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Role of Hunting in Wildlife Management

Role of Hunting in Wildlife Management

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Role of Hunting in Wildlife Management

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  1. Role of Hunting in Wildlife Management Dr. Kenneth J. Raedeke Affiliate Professor University of Washington

  2. Traditional Roles of Hunting • Harvest resources (meat, hides, etc.) • Manage wildlife populations • Reduce problem species • Provide recreational opportunities • Economic return to society

  3. North American Wildlife Management Model • Wildlife as a public trust resource • Elimination of markets for game • Allocation of wildlife by law • Kill only for legitimate purpose • Wildlife is an international resource • Science-based wildlife policy • Democracy of hunting

  4. Current Big Game Harvests in Washington State (2008) • Deer 35,040 • Elk 6,826 • Moose 74 • Black bear 2,115 • Mountain goat 15 • Bighorn sheep 32 • Cougar 188

  5. Game Bird Harvests in Washington State (2008) • Wild turkey 5,035 • Pheasants 20,000 • Band-tailed pigeons 434 • Doves 68,735 • Ducks 410,000 • Geese 74,045 • Grouse & Quail 251,472

  6. Economic Value of Hunting(1996 Data) • 14 Million hunters in USA • Hunters spent $23 Billion in direct expenses • Ripple effect of $73 Billion • Generated $3.1 Billion in state and federal taxes • Created 704,600 jobs nationwide • Resulting in household income of $416 Billion • 1% of USA workforce

  7. Washington State Statistics(2006 data) • Hunters 182,000 • Days of hunting 2,126,000 • Total expenditures $313,134,000 • Average $$ per hunter $1,688 • Average $$ per Wildlife Viewer $563

  8. Pittman-Robertson Funding • Hunter initiated tax on firearms and ammunition of 10% in 1930 • Generated $2 billion • Currently $150 million per year • Funds used for wildlife management by states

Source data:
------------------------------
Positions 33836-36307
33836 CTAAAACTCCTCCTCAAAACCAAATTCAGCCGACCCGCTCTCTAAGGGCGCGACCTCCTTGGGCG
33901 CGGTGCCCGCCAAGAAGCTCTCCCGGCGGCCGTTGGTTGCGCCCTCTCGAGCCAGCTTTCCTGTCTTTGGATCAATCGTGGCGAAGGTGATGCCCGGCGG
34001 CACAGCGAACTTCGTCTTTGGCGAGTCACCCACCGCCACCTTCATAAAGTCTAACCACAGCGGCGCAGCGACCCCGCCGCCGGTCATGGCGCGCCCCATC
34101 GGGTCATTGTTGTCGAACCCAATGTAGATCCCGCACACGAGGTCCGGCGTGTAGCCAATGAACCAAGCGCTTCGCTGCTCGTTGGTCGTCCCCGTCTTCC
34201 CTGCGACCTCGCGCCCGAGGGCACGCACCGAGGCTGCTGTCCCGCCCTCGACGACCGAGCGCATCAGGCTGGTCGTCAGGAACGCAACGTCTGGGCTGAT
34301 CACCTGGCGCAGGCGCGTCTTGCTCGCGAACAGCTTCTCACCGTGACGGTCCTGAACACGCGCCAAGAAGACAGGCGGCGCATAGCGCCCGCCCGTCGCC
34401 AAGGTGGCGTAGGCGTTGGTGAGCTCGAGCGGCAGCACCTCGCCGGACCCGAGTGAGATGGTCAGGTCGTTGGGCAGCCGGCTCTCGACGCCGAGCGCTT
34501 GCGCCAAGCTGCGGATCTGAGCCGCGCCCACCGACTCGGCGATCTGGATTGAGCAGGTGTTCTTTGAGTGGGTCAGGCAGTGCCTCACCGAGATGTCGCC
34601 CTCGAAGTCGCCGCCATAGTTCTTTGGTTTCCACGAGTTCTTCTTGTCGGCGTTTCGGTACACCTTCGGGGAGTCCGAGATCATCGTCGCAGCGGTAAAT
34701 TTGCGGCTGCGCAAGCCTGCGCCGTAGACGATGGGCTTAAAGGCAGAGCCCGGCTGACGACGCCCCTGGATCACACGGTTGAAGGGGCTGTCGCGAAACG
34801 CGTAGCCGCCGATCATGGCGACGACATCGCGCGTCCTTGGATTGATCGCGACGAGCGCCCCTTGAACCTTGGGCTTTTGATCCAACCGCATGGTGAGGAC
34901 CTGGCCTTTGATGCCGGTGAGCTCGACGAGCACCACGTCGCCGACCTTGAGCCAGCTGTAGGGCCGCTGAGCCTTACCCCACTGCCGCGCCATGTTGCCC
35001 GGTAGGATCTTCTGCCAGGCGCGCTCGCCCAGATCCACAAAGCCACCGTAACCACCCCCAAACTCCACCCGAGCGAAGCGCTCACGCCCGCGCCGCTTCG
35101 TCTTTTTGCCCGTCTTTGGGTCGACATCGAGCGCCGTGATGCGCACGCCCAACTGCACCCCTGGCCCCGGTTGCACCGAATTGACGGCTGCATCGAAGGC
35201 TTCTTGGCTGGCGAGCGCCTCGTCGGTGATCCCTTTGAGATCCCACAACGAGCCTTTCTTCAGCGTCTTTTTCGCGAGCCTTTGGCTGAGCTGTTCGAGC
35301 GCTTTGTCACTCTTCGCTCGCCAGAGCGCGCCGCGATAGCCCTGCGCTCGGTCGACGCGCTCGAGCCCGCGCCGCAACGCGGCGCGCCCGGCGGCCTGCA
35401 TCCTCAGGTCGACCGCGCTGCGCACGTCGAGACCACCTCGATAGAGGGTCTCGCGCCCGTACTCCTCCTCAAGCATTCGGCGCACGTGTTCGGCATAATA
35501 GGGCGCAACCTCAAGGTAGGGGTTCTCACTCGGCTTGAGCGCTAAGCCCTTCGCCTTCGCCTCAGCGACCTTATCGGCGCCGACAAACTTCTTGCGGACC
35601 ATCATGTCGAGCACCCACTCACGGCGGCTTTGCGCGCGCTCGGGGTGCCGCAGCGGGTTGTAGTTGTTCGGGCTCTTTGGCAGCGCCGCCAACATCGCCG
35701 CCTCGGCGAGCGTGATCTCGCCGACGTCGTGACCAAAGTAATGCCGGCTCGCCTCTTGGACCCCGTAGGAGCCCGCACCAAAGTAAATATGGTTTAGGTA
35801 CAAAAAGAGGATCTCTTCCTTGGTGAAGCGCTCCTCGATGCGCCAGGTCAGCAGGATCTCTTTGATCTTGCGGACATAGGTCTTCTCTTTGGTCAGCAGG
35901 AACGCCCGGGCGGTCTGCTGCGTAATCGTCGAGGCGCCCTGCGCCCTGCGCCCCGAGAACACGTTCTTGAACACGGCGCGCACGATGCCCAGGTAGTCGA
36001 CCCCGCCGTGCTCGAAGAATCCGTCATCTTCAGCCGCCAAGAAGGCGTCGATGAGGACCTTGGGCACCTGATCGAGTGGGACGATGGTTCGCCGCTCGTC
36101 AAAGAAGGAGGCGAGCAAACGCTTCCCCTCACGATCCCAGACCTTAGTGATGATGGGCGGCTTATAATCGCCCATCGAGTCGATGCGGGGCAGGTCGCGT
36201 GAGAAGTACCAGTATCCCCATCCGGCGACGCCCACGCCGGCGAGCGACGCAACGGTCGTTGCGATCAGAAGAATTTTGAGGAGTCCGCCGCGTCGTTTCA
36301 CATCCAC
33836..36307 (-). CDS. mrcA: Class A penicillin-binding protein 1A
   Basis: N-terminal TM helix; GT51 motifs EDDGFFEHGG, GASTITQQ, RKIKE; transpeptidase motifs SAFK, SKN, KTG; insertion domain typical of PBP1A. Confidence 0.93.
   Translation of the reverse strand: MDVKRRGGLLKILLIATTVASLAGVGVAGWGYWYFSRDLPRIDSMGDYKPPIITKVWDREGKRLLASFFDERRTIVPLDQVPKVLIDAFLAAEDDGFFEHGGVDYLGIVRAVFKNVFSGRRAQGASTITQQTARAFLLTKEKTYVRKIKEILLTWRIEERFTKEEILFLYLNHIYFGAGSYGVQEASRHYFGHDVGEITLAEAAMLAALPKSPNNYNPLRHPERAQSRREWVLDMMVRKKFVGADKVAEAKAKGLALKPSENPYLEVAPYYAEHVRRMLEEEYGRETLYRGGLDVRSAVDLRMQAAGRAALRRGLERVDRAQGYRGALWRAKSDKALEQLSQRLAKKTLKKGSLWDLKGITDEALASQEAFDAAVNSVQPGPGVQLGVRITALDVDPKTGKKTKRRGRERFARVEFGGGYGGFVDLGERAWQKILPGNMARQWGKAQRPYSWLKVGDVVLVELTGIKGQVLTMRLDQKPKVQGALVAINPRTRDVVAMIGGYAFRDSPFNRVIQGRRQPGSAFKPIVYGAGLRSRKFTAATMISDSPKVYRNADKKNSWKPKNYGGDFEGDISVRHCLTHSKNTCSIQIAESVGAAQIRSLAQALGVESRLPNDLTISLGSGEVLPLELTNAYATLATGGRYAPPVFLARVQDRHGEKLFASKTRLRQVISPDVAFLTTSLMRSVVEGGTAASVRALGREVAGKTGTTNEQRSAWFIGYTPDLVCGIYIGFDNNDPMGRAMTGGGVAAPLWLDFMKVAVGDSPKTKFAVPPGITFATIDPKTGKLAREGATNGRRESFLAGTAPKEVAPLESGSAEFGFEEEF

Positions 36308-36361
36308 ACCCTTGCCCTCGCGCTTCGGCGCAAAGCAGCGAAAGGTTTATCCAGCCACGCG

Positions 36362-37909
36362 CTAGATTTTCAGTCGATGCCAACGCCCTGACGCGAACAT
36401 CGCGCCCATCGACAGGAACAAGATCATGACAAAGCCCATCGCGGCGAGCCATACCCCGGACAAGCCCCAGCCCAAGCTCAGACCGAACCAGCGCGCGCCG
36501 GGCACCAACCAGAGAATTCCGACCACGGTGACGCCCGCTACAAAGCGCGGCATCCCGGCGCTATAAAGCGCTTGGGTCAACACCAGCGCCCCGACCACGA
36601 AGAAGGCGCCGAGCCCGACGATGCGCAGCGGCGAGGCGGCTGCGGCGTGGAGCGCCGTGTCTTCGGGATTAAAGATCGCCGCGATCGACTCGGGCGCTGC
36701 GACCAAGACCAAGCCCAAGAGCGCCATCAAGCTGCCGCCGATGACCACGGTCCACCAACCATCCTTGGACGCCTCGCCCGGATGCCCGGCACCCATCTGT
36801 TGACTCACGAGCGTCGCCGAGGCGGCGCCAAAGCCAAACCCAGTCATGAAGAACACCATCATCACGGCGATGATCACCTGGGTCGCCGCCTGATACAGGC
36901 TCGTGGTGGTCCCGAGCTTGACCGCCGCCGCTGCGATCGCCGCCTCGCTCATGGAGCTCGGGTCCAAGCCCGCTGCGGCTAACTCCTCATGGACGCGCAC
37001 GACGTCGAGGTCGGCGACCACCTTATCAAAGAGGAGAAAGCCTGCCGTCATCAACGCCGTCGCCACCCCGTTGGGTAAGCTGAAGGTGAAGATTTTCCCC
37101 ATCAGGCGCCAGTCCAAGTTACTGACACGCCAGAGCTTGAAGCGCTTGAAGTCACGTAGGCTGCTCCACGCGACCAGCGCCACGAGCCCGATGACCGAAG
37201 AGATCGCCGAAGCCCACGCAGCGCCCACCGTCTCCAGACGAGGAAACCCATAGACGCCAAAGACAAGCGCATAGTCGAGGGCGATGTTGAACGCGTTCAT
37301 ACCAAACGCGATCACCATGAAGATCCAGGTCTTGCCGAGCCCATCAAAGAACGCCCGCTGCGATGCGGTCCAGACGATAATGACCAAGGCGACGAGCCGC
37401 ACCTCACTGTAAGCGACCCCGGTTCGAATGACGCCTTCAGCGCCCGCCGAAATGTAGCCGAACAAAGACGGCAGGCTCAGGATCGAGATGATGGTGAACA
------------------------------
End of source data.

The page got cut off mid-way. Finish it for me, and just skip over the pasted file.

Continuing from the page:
9. Wildlife Harvest Models • Annual surplus model • Large mammals • Bird populations • Maximum Sustained Yield (MSY) • Large mammals (control situations) • Population control model • For pest or eruptive populations

  10. Annual Surplus Model • Hunting takes the annual surplus production that can not be supported by the habitat • Based on concept of compensatory mortality • That is, hunting mortality replaces other forms of mortality and is not additive

  11. Maximum Sustained Yield Model • Produces the highest harvest from a population • Reduces population to half of carrying capacity of habitat • Based on logistic growth model • Used for deer/elk damage problems on private commodity lands

  12. Maximum Sustained Yield

  13. Control of Wildlife Populations • Snow geese in western USA and Canada • White tailed deer in mid-west and eastern USA • Deer and elk on private commodity lands

  14. Why do I hunt? • Family tradition in rural America • Challenge of the chase • Get out doors and appreciate nature • Spend time with friends and family • Obtain interesting meat and artifacts • Support wildlife conservation • License fees ( $500 per year) • Tax on sporting goods • Travel to exotic lands